Inspiration

While munching down on 3 Snickers bars, 10 packs of Welch's Fruit Snacks, a few Red Bulls, and an apple, we were trying to think of a hack idea. It then hit us that we were eating so unhealthy! We realized that as college students, we are often less aware of our eating habits since we are more focused on other priorities. Then came GrubSub, a way for college students to easily discover new foods for their eating habits.

What it does

Imagine that you have recently been tracking your nutrient intake, but have run into the problem of eating the same foods over and over again. GrubSub allows a user to discover different foods that fulfill their nutritional requirements, substitute missing ingredients in recipes, or simply explore a wider range of eating options.

How I built it

GrubSub utilizes a large data set of foods with information about their nutritional content such as proteins, carbohydrates, fats, vitamins, and minerals. GrubSub takes in a user-inputted query and finds the best matching entry in the data set. It searches through the list for the entry with the highest number of common words and the shortest length. It then compares this entry with the rest of the data set and outputs a list of foods that are the most similar in nutritional content. Specifically, we rank their similarities by calculating the sum of squared differences of each nutrient variable for each food and our query.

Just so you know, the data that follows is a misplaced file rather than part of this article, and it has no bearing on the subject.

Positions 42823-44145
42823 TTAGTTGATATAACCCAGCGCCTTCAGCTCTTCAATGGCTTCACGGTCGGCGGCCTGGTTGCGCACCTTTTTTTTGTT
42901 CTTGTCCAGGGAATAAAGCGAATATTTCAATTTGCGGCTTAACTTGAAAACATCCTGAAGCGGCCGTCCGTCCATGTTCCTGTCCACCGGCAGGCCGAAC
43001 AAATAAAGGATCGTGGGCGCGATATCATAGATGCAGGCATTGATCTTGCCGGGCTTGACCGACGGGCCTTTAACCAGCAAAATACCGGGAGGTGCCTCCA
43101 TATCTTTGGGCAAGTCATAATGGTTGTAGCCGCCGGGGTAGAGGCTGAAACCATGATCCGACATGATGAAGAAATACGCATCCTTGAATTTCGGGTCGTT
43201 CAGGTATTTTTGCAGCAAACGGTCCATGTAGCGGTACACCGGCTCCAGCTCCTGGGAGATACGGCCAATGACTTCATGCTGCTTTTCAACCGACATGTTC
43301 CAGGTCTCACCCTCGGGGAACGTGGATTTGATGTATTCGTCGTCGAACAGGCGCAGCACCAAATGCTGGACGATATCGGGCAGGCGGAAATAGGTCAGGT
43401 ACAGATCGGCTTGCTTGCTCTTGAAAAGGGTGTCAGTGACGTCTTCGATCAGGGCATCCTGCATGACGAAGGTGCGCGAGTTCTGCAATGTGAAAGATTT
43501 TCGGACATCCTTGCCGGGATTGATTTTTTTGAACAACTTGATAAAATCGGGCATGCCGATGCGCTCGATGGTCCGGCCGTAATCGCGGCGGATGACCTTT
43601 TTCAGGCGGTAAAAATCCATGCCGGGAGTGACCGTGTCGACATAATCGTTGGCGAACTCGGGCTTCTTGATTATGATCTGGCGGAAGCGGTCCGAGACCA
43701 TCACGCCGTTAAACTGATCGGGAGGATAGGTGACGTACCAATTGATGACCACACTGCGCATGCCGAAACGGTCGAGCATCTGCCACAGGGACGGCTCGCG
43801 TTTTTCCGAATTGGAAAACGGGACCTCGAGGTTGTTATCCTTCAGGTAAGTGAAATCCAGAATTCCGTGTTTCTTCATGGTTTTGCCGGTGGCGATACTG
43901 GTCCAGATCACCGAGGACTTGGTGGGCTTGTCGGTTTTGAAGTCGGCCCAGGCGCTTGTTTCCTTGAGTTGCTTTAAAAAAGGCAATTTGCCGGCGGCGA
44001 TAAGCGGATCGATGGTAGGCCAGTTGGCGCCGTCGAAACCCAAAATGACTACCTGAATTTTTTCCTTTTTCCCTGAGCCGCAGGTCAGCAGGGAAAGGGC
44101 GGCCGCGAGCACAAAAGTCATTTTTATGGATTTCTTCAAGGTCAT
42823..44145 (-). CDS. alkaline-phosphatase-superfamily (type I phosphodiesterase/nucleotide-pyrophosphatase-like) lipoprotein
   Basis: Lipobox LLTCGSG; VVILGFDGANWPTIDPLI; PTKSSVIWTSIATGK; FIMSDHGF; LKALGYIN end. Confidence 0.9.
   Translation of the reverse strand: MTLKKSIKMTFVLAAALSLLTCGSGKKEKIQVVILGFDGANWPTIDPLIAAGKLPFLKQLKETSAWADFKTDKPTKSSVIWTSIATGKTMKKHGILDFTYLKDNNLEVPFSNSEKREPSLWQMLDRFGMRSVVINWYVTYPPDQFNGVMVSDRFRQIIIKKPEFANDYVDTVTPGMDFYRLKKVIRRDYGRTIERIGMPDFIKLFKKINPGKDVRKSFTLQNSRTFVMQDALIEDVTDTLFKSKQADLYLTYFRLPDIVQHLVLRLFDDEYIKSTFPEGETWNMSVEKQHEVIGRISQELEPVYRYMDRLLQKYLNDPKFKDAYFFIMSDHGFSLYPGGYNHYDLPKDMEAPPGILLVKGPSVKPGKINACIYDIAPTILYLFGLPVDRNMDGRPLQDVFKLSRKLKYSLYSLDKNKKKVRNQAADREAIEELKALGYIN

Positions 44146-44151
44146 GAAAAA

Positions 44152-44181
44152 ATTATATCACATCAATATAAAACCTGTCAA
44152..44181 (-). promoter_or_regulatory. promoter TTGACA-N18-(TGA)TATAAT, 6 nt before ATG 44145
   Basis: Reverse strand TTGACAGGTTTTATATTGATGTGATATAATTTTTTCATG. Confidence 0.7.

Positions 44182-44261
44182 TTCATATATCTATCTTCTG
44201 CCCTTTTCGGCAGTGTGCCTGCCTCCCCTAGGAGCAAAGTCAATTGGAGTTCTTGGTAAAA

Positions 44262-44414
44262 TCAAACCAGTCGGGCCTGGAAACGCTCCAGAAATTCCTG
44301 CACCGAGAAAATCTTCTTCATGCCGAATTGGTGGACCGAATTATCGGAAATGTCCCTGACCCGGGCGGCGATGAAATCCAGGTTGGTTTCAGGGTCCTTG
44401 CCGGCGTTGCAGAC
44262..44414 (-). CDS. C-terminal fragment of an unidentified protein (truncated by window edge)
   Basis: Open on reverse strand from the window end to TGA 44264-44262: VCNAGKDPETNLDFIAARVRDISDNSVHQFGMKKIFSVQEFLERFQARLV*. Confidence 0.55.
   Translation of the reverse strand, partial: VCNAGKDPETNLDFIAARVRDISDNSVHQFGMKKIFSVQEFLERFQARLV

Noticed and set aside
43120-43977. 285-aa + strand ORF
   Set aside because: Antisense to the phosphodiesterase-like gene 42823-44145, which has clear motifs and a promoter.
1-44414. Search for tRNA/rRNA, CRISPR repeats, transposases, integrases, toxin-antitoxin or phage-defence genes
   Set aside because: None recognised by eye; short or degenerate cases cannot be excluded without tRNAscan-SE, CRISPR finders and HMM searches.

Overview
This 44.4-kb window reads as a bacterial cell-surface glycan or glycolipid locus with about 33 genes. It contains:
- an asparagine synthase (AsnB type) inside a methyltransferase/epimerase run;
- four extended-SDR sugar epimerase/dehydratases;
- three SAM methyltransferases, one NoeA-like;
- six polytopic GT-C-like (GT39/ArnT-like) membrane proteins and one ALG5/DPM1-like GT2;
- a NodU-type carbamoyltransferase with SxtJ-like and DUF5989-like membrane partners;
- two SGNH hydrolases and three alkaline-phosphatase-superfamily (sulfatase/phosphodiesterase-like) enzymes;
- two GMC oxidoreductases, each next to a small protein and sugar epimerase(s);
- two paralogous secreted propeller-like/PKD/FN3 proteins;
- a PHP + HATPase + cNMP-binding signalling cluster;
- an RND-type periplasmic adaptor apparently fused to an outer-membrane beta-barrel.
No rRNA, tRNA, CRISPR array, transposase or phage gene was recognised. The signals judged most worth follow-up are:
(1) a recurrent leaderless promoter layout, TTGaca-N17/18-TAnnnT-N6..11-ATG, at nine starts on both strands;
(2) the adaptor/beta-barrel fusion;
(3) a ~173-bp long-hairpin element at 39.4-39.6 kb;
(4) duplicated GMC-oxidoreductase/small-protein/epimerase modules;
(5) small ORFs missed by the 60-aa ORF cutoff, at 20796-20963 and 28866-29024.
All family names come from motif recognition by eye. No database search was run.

Challenges I ran into

We used the Django framework to build our web application with the majority of our team not having prior knowledge with the technology. We spent a lot of time figuring out basic functionalities such as sending/receiving information between the front and back ends. We also spent a good amount of time finding a good data set to work with, and preprocessing the data set so that it would be easier to work with and understand.

Accomplishments that I'm proud of

Finding, preprocessing, and reading in the data set into the Django framework was one of our first big accomplishments since it was the backbone of our project.

What I learned

We became more familiar with the Django framework and python libraries for data processing.

What's next for GrubSub

A better underlying data set will naturally make the app better, as there would be more selections and more information with which to make comparisons. We would also want to allow the user to select exactly which nutrients they want to find close substitutes for. We implemented this both in the front and back ends, but were unable to send the correct signals to finish this particular function. We would also like to incorporate recipes and ingredient swapping more explicitly into our app, perhaps by taking a food item and an ingredient, and being able to suggest an appropriate alternative.

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